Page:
Inside New York’s first all-electric skyscraper

The New York skyline, with the city's first all-electric skyscraper in view.
Photo: 505 State Street

By Kendra Pierre-Louis, Bloomberg

In a city that often feels stitched together by scaffolding, the development known as the Alloy Block — on a bustling street in downtown Brooklyn, across from the red-and-silver sign of the Brooklyn Academy of Music — long seemed like just another construction site.

But there’s something unique about the project’s first phase, a 44-story tower that opened this spring. Surrounded by buildings that rely heavily on gas and oil for energy, 505 State Street is New York’s first all-electric skyscraper.

Energy-efficient buildings like it will be crucial to the city’s push to cut its greenhouse gas emissions 80% over 2019 levels by 2050. Nationwide, the biggest single source of emissions is transportation, dominated by low-occupancy cars and trucks. But in New York, most people use mass transit instead of driving. That means buildings “are by far the largest source” of climate pollution in the city, said Christopher Halfnight, senior director of research and policy at the Urban Green Council, a nonprofit focused on energy efficiency in buildings. Gas- and oil-burning furnaces and water heaters are together responsible for 40% of NYC emissions, according to Halfnight.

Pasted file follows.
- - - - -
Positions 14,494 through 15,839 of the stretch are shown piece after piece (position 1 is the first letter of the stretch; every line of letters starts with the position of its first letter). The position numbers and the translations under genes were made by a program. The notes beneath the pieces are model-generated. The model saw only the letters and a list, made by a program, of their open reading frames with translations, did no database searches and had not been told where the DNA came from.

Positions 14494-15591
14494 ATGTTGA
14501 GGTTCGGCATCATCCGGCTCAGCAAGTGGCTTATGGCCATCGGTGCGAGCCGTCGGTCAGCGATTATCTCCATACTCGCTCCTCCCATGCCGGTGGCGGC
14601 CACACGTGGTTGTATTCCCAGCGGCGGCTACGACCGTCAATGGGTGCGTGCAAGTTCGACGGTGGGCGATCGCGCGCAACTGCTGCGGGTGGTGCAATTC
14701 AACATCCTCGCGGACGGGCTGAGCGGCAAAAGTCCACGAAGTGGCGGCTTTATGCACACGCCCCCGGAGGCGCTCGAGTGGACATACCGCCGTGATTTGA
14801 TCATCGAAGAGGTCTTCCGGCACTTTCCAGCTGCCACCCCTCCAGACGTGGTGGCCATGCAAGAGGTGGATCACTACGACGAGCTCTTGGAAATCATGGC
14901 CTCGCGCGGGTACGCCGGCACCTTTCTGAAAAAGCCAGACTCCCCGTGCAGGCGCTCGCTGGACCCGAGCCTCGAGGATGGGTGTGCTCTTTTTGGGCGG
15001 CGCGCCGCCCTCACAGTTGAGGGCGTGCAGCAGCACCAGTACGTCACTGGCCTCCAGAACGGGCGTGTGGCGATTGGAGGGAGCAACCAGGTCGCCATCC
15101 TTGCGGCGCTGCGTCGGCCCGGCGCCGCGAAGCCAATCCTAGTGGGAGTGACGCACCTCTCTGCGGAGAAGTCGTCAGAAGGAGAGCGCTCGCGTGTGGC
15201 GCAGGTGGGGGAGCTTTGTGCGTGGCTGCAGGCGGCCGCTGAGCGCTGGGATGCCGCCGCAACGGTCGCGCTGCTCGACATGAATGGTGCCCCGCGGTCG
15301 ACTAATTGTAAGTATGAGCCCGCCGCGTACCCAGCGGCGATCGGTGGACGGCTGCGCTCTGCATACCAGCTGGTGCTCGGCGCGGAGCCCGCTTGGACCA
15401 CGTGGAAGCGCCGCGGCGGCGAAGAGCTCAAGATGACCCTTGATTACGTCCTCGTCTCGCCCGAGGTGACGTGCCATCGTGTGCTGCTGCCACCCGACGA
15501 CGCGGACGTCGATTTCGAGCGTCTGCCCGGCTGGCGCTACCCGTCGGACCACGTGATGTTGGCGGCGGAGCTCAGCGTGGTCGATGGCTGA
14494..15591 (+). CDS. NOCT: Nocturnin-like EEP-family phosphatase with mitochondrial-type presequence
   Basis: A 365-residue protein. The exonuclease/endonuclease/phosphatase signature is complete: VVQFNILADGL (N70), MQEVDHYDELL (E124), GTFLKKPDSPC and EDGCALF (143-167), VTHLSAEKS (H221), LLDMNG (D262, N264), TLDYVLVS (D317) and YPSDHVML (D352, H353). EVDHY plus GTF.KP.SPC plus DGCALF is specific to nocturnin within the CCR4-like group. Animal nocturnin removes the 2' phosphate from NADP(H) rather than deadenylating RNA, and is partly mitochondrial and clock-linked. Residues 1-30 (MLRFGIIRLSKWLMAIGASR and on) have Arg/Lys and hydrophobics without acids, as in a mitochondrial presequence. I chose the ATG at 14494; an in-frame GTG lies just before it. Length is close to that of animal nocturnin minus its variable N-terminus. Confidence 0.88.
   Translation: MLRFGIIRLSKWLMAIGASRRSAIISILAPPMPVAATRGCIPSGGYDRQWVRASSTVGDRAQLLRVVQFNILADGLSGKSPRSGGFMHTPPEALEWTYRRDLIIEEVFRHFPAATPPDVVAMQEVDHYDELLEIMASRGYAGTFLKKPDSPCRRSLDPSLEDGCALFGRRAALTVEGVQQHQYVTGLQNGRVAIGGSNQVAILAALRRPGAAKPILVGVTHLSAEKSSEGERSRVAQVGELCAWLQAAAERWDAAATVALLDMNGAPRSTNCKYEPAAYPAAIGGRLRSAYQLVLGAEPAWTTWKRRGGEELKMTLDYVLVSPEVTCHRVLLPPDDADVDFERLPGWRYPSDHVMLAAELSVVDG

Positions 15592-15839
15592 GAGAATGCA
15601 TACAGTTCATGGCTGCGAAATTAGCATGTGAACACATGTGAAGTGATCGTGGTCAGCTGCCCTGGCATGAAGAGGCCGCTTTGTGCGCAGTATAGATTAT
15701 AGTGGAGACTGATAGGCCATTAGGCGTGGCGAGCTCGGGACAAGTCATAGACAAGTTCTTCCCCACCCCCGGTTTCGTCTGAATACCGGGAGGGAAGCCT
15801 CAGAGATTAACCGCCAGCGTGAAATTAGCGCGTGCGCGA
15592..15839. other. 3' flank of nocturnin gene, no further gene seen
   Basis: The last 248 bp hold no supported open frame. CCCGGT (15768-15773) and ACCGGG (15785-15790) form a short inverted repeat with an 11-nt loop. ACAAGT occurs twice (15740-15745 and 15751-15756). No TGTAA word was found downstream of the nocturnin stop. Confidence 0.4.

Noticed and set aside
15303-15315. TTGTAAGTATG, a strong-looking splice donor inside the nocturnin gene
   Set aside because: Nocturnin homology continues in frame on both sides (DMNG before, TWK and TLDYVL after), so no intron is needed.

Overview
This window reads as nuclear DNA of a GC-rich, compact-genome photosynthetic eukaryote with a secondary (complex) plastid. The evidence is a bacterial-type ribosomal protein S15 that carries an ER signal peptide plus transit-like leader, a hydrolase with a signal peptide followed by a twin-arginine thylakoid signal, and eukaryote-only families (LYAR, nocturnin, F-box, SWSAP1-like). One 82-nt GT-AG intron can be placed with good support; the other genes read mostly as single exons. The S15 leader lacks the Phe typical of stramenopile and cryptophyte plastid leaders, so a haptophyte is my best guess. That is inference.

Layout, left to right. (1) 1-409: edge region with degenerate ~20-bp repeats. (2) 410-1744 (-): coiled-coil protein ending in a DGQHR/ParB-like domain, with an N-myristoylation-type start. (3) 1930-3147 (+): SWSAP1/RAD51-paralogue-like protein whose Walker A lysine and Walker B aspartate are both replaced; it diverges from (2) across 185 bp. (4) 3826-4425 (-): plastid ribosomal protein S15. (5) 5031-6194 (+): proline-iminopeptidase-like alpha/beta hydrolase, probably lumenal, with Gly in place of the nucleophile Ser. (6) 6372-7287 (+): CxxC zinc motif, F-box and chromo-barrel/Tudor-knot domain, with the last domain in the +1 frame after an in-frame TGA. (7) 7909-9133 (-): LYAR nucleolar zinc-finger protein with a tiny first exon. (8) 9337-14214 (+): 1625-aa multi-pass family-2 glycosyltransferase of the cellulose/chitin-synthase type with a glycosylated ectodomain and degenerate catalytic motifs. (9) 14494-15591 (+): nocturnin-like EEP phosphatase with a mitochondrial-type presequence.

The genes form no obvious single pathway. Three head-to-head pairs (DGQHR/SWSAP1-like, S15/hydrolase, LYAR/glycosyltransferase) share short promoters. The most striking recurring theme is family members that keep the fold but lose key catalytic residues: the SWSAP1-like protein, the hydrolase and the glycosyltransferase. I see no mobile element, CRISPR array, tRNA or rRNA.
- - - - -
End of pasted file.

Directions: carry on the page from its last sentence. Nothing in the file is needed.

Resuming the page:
To try to shrink that, the City Council in 2021 passed a law prohibiting new buildings from burning fuels that emit a certain amount of carbon dioxide. The rules took effect this year for most new structures up to seven stories high. But for towers, they won’t kick in until the middle of 2027. With 505 State, the developer-slash-architect Alloy Development is just getting a head start.

That wasn’t always the plan.

When Alloy first conceived of the project in 2019, “the assumption was the base building heat would be on gas, and maybe the cooktops would be gas,” AJ Pires, the company’s president, said during a walk through the site on a blustery day this past winter.

But two things happened. First, National Grid halted new gas connections in Brooklyn. It was part of a standoff between the utility and state regulators over a billion-dollar gas pipeline; the utility wanted it greenlit but regulators blocked a key permit, citing water-quality concerns.